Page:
She recalls that those days were so fun-filled with everyday being full of activities! There were many cute Caucasian men around and foreign celebrities could be spotted at the street.
She also saw all kinds of things there, for example drugs like sleeping pills being sold. Some people would walk in a zig-zag manner after taking too many pills.
However, by the mid-1980s, Bugis Street started being redeveloped into the Bugis Junction that we know today. The urban redevelopment marked the end of an era in Singapore’s history and the transwomen who used to frequent the area all left.
Most of her sisters went on to work ‘normal’ jobs after leaving the streets.
Amy, however, continued to pursue her dream of becoming a model.
When she first left home, she worked mainly in the F&B industry in order to earn a living. When she was 17, she made the life changing decision to sign up for modelling courses with Carrie Model Agency. Her status as a transgender person was not much of an issue with the agency and she launched her modelling career with Carrie Models soon after.
Upon her return from Bangkok after completing her gender reassignment surgery, she went on to become one of the top local transgender models of her time. Everyone wanted to work with her so she worked on a first come first serve basis.
From catwalking down runways to posing for glossy magazines, Tashiana did it all throughout her illustrious modelling career. She also managed to establish herself as a resident entertainer at the club ‘Boom Boom Room’, Singapore’s only drag queen cabaret nightclub. By the time she turned 33, Amy was able to retire from her modelling career.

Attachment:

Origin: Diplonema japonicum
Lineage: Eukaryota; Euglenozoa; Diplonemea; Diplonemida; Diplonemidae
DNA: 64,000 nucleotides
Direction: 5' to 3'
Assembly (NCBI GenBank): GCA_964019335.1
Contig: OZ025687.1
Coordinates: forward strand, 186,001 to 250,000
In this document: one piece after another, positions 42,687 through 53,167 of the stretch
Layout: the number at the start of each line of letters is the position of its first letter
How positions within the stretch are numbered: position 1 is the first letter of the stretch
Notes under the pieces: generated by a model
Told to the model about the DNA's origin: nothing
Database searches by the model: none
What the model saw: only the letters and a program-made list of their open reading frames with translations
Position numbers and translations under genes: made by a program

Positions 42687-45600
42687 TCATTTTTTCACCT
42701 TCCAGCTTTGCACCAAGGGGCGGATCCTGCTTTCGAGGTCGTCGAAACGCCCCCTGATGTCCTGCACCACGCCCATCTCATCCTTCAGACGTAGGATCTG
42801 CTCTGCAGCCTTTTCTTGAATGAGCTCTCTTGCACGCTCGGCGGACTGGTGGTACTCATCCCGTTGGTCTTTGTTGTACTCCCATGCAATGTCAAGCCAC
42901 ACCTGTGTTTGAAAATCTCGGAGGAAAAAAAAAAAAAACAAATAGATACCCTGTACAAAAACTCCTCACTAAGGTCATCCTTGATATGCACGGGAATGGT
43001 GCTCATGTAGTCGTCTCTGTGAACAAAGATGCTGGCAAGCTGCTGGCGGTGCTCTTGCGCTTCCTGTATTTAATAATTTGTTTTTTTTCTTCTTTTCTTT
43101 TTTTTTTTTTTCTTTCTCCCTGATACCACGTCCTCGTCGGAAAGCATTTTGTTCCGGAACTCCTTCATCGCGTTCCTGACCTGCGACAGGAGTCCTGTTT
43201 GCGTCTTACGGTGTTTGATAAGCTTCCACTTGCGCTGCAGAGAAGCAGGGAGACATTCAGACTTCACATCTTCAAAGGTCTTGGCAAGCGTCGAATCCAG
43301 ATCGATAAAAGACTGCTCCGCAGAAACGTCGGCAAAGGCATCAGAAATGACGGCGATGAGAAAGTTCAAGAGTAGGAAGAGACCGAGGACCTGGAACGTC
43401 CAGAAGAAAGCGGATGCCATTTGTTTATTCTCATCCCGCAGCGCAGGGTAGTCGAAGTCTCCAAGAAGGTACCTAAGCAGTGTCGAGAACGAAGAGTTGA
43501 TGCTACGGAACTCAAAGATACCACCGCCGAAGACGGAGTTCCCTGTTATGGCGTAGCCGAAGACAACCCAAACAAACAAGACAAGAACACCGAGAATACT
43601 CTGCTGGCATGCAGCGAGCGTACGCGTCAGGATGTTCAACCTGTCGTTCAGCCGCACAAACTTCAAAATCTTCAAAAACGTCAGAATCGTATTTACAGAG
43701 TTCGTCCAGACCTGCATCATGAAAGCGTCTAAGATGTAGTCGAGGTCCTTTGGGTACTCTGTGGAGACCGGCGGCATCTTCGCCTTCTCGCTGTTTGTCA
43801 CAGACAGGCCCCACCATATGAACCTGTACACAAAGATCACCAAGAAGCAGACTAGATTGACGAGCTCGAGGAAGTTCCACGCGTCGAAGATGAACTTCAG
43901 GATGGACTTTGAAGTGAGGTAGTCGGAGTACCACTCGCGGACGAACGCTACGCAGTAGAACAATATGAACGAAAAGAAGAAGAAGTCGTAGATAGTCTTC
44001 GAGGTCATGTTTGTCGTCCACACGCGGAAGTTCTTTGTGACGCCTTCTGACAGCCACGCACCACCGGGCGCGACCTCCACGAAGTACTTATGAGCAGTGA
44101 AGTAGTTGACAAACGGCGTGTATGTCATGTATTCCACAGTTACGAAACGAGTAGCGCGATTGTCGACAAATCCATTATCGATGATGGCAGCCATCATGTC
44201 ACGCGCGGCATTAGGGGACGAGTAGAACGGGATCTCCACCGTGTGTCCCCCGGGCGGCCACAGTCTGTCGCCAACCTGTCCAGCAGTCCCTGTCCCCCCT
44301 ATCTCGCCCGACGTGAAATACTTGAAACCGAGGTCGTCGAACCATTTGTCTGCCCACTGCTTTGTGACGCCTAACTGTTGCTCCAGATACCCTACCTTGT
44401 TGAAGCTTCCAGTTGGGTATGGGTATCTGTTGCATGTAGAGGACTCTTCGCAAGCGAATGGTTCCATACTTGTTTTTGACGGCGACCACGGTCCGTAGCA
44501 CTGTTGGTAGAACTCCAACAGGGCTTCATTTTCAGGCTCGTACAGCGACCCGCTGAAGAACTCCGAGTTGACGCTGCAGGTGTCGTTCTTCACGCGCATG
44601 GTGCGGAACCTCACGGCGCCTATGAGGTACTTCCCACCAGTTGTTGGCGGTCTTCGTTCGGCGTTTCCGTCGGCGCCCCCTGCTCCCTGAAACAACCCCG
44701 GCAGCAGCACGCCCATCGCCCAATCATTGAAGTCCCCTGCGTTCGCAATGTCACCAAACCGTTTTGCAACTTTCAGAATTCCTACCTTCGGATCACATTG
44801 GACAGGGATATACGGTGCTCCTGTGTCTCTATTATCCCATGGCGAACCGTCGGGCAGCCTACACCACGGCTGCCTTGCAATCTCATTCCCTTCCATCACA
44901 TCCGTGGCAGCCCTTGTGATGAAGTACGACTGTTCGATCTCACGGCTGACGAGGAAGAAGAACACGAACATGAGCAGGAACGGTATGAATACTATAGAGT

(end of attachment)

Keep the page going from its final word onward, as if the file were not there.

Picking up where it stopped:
Performance for Singapore Fashion Week closing party in 2005:
In the mid-2010s, Amy is renowned for being a big sister to the trans community. Due to her affable nature and her iconic status, she is often approached for advice not just from other transwomen but also from other members of the LGBT community.
People know and recognise her. She respects people and they respect her in return. She prides herself in not being someone who creates trouble. She talks to everyone and is friends with everybody.
The fact that her Facebook fan page has over 10,000 likes is a testament to her widespread influence and popularity within the LGBT community.
On a more personal level, Amy takes an interest in fashion, design and the Arts. Her hobbies include shopping and cooking. In fact, Amy has started a very well-received cooking show called ‘Masak my style’ on her Facebook fan page, with every cooking video accumulating hundreds of likes each!
How did your family react to your transition?
My 3 older sisters were always very supportive. My father not so much.